In my last post, I talked a little about the context of Matthew: how it was written for Jewish Jesus followers and war refugees in Antioch, and how it explores themes of moral responsibility and God’s presence with us, and I told you how relevant I find it for the moment in which we modern people find ourselves.
One of the most important things to know about Matthew, given our context and the gospel’s original context, is this: Matthew argues for what modern Christian ethicists call a “preferential treatment for the poor.”
Matthew’s insistence on this preferential treatment for the poor is clear in Jesus’s first sermon: the Sermon on the Mount. In fact, it’s the first thing Jesus says, in the Beatitudes: “Blessed are the poor in spirit, for theirs is the kingdom of heaven.” (Mt 6:3) These “poor in spirit” are not spiritual poor or theoretical poor people, but very literally the poor people in Jesus’s midst. The Fortress Commentary on the New Testament puts it this way, “The poor in spirit are not to be spiritualized. They are the material poor whose material poverty has crushed their very being. They mourn their desperate circumstances.” And he goes on, addressing the meek (that is, the politically disempowered), the hungry, and the thirsty.
Jesus here is giving desperate people comforting promises in their suffering, but that is not all Jesus is doing. After addressing people defined by their situation, Jesus then shifts to addressing people defined by their action: those who show mercy, those who act with integrity, those who make peace, those who endure hardship to live out their faith.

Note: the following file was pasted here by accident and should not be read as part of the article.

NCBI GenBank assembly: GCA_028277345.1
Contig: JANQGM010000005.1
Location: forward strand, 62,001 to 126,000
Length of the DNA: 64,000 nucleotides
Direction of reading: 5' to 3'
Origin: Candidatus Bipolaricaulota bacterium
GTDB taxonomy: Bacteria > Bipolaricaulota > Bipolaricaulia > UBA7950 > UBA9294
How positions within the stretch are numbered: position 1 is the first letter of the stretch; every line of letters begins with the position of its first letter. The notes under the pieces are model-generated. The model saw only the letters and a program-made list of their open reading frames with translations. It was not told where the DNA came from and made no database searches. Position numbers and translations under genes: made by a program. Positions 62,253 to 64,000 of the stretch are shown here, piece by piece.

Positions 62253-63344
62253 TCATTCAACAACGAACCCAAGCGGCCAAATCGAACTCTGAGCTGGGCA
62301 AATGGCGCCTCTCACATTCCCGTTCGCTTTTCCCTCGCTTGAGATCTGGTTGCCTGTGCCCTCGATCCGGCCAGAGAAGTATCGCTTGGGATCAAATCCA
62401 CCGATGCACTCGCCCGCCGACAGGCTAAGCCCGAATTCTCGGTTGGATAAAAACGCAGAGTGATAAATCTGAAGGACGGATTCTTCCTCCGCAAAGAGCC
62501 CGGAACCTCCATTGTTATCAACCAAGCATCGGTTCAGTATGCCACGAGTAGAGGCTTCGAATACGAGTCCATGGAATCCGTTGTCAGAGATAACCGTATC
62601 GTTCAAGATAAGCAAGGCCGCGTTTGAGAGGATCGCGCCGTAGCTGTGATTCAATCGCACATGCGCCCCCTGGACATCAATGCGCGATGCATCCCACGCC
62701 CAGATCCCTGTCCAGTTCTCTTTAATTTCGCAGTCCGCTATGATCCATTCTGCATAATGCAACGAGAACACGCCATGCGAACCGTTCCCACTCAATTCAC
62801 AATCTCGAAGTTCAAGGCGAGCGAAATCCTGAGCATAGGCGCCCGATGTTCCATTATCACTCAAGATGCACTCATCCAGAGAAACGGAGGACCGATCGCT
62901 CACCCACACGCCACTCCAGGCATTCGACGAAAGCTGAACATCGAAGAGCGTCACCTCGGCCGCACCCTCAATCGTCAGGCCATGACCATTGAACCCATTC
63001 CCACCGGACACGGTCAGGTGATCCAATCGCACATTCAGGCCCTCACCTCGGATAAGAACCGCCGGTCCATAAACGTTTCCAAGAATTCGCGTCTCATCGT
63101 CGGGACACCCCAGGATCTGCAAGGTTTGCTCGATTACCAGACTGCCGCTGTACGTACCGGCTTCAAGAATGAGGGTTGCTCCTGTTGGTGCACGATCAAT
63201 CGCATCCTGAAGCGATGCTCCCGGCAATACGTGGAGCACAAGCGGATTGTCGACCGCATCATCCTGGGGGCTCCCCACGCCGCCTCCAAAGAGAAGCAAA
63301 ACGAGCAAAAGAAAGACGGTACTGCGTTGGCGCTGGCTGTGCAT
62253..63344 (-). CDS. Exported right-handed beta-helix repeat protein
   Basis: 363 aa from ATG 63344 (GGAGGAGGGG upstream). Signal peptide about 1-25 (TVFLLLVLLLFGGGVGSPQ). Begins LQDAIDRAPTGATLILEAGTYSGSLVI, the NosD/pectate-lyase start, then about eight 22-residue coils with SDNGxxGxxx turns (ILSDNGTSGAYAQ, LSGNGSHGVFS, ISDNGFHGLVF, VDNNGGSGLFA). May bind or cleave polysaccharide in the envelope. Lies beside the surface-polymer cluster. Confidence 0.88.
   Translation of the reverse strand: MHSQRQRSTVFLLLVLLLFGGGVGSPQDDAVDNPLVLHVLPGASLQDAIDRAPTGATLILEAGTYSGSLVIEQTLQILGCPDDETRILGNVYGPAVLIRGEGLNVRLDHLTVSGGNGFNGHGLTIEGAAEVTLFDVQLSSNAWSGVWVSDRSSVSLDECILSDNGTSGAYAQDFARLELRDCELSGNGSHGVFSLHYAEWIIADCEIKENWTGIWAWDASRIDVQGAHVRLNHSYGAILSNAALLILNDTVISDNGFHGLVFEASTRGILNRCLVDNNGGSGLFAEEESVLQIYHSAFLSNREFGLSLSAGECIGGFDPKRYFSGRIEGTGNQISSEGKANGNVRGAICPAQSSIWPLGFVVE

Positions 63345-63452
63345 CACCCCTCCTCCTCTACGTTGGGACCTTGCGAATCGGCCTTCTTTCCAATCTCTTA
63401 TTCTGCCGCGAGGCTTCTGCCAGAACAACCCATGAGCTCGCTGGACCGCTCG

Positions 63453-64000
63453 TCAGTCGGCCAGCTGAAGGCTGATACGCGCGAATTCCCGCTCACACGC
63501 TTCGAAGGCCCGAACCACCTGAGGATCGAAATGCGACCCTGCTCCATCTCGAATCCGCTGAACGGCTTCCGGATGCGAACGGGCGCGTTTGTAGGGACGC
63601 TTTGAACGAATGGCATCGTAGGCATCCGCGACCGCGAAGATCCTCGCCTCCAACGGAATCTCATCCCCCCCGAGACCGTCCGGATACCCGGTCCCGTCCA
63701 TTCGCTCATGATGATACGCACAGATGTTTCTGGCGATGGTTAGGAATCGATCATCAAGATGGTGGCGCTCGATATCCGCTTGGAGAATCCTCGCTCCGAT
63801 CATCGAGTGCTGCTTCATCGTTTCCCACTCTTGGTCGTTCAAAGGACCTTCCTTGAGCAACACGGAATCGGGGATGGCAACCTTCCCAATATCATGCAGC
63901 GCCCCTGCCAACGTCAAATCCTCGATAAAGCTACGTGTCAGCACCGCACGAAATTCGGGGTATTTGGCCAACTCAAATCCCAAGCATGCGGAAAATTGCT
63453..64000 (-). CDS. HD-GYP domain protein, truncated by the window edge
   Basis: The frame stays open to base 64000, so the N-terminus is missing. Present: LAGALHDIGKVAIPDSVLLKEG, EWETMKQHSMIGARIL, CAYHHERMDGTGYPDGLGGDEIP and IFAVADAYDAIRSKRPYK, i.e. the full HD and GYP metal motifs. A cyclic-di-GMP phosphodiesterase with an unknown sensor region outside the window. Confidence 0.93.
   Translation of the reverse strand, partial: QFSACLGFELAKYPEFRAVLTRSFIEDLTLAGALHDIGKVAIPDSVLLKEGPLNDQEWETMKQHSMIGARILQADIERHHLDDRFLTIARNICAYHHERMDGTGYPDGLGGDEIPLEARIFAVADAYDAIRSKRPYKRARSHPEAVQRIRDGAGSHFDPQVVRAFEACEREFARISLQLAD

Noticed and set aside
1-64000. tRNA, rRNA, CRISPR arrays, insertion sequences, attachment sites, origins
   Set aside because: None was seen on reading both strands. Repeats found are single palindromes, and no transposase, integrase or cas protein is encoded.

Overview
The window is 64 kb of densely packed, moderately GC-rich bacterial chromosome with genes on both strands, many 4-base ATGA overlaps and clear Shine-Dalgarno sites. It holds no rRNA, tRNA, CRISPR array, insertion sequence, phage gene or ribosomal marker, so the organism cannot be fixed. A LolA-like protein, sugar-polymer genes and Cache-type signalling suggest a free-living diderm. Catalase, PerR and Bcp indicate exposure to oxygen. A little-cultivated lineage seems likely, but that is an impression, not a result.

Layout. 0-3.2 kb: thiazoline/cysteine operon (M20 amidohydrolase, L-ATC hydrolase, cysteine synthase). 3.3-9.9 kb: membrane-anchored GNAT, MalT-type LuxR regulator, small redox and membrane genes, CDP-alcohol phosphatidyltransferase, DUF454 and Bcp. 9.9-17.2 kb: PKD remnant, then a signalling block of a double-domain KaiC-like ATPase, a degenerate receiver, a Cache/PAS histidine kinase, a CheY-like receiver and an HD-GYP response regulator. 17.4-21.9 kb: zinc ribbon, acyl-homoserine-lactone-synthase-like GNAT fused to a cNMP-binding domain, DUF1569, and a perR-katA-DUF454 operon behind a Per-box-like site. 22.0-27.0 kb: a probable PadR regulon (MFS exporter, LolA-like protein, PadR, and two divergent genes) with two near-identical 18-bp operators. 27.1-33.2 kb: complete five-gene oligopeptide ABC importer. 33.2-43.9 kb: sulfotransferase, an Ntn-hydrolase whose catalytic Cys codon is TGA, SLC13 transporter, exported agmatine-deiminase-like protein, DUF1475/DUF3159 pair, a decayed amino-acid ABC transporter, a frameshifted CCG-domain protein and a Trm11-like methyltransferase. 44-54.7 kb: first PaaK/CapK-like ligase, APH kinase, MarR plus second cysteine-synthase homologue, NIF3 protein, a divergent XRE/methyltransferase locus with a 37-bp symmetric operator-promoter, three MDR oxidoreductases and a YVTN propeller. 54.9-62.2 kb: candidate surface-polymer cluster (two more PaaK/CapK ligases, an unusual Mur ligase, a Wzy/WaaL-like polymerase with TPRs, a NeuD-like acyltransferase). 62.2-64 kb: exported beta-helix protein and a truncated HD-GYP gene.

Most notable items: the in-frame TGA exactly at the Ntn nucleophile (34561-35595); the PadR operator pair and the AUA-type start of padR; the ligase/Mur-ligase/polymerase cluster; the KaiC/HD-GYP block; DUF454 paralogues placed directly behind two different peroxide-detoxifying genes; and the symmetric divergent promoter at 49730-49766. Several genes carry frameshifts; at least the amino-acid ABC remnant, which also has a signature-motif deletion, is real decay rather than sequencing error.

One biblical scholar put it this way: rather than blessing people in hard circumstance, Jesus here is blessing those in whom “God is reversing human actions [to] manifest God’s empire.” That is to say, Jesus is bestowing blessing on those whose actions are contrary to the cruel things the powers and principalities of this world are doing, and instead whose actions show the grace and compassion of God.
This action piece is important because he then goes on to talk about all sorts of moral lessons for his followers. Jesus is addressing those who are downtrodden, comforting them, and still asking them to reach out to those who are suffering in one way or another. Crisis, anxiety, and suffering did not negate their responsibilities to their neighbors.
But it’s a part of his sermon towards the end that really gets me in our moment, during the Coronavirus. Jesus continues teaching (this is a long sermon), and finally, he gives us some advice that I believe was relevant to this early, Jewish Jesus following community, also to us, living in an age of pandemic and anxiety. He tells them: You can’t serve money and God. Focus on serving God, not just about finding security for yourself.
No one can serve two masters; for a slave will either hate the one and love the other or be devoted to the one and despise the other. You cannot serve God and wealth. Therefore, I tell you, do not worry about your life, what you will eat or what you will drink, or about your body, what you will wear. Is not life more than food, and the body more than clothing? Look at the birds of the air; they neither sow nor reap nor gather into barns, and yet your heavenly Father feeds them. Are you not of more value than they? And can any of you by worrying add a single hour to your span of life? And why do you worry about clothing? Consider the lilies of the field, how they grow; they neither toil nor spin, yet I tell you, even Solomon in all his glory was not clothed like one of these. But if God so clothes the grass of the field, which is alive today and tomorrow is thrown into the oven, will he not much more clothe you—you of little faith?
Don’t worry? Don’t worry about what I’ll eat? Or drink? Or wear? Jesus, have you read the headlines recently? It’s all well and good for the lilies or the birds – they don’t have to worry about the May unemployment numbers or where the resnt will come from or about riots in the street or food shortages in the grocery stores.